Lesson 9 - (March 21, 2017) - Balance • Charging an Image with Emotion • Blending Modes • Typography • Masking
You've finished the book, Visual Language for Designers! You've learned how science believes our visual perception system and memory works, and have been introduced to ways a designer can take advantage of that knowledge to create graphics that pop and that are easier to process into working memory. As we continue this course, I encourage you to use this knowledge as you design your portfolio exhibits. You will want to take a look back on what you've done already, and relook at those exhibits with new eyes. Are there design changes you would make?
As we move into the second half of the class, I would like you to focus on using Photoshop to create exhibits that will be useful in your portfolio. If you're into web design, then you should try your hand at designing a great webpage layout. If you're into video, then design video title frames or overlays you can pull into your projects. If you're into marketing and public relations, the create PR materials - brochures, flyers, posters, advertisements, etc. Can you incorporate what you've learned about graphic design, visual perception, and the Photoshop tool to create compelling visual images?
This week you'll learn about the principle of balance. We'll review how to charge images with emotion, as well a going deeper into blending modes and typography. Then we'll learn some new techniques for using channels and masks! Let's go!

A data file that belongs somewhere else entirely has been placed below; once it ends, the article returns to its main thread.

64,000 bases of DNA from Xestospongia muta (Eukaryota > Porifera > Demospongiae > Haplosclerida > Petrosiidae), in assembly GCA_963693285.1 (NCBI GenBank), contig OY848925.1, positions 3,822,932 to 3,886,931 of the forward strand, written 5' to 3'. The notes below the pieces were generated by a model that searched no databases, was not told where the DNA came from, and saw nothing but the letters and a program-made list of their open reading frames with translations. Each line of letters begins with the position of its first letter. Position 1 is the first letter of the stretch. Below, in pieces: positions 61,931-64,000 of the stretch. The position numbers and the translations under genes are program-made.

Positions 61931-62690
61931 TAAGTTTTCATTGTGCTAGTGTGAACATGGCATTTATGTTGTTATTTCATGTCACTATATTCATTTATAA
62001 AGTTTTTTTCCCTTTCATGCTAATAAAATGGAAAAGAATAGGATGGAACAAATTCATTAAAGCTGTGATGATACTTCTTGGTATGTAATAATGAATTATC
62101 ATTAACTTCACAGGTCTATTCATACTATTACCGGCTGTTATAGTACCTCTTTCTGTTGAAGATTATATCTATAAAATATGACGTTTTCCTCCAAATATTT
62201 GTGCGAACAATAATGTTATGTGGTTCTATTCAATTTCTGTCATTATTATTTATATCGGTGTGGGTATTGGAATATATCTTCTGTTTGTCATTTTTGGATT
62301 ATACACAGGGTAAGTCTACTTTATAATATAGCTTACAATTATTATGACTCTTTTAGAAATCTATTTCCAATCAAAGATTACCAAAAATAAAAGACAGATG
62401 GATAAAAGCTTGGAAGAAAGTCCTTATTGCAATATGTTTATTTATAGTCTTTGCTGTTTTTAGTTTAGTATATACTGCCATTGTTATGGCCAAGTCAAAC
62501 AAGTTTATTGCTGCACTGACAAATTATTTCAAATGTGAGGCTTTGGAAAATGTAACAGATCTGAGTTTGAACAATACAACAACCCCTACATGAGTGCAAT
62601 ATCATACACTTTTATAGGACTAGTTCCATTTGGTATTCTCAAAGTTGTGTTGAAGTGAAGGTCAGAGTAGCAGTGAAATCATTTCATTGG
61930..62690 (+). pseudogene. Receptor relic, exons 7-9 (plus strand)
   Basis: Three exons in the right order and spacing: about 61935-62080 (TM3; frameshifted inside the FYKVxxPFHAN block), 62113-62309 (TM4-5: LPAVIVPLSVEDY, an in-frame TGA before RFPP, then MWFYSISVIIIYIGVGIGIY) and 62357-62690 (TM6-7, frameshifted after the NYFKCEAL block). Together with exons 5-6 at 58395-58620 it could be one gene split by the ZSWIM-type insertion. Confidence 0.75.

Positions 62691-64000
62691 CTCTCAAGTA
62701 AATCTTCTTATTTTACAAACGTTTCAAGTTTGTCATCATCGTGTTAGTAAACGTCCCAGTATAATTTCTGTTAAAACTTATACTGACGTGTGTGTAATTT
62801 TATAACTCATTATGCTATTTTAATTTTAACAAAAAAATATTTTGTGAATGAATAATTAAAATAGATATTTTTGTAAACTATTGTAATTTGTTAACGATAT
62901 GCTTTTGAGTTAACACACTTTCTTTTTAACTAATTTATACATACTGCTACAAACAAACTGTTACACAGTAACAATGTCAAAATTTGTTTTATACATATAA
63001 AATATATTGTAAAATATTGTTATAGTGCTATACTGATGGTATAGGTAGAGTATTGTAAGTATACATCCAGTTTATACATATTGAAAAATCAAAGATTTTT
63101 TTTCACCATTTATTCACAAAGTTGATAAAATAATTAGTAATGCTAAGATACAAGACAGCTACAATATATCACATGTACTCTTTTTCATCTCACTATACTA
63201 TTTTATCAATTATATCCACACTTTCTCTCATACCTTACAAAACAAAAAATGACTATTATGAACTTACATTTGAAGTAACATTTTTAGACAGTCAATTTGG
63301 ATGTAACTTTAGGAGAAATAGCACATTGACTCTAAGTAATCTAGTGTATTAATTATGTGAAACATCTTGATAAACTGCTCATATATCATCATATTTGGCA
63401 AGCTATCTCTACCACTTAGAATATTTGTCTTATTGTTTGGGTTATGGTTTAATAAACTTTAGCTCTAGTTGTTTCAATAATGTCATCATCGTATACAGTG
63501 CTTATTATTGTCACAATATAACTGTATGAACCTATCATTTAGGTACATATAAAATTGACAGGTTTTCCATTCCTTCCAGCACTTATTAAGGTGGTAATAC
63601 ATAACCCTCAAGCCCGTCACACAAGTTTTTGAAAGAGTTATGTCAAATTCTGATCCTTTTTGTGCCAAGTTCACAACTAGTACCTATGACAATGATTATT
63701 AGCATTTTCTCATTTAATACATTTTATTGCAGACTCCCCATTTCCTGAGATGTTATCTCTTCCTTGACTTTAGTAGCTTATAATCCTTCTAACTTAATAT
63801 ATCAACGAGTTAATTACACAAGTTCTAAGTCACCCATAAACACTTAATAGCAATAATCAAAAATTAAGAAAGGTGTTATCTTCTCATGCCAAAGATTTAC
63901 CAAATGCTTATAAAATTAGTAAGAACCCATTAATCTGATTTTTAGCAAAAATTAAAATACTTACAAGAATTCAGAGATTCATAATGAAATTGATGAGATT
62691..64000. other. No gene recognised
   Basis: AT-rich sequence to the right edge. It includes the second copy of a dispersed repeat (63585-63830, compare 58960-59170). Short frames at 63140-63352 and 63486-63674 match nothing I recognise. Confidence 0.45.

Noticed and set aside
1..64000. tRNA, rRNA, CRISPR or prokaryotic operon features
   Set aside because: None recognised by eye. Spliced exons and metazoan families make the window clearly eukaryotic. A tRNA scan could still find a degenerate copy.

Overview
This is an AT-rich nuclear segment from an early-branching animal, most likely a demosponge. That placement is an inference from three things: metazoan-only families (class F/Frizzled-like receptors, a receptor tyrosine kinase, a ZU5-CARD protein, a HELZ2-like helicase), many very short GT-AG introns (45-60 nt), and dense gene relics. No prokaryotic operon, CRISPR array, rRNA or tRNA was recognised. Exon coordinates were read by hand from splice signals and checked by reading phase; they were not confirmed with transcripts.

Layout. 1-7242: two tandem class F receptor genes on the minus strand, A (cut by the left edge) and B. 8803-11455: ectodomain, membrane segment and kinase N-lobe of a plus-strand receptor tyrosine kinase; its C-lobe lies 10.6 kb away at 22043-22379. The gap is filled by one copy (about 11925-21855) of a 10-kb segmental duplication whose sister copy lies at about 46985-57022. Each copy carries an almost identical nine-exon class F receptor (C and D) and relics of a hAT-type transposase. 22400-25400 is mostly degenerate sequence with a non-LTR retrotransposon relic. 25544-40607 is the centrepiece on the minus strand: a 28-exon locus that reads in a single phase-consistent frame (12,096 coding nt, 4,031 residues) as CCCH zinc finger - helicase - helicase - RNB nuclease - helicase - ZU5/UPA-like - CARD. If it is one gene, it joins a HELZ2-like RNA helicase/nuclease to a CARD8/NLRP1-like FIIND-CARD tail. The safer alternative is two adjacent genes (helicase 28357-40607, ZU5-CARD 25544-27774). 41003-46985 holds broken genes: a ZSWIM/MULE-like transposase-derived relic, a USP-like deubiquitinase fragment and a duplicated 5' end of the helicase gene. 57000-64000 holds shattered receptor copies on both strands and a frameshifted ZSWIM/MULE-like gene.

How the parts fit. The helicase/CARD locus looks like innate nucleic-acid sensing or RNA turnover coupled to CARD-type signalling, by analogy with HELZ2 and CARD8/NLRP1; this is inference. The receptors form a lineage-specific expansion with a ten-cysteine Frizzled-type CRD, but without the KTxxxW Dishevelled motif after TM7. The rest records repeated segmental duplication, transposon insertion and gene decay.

Review - Critiques - Share Techniques - Gallery 08
Lesson 9 Reading Assignment:
Lesson 9 Assignment
- I was so busy last week preparing four presentations for the UCET Conference. I'm on the UCET Board of Directors, and had my own assignments I had to complete for that. I am behind now and need to catch up to you. There will be no assignment this week other than for you to go through the week 9 lesson content and readings. Use this week to take a look at your earlier submissions. Revise and resubmit any you would like to update, now that you've gone through the course textbook, and can look at them with new eyes.
Page last updated March 19, 2017. This lesson combines my own work (images, text, videos) which are ©2017 by Nathan Smith. All other images, videos, and cited text sources are curated from the internet, and are publicly available.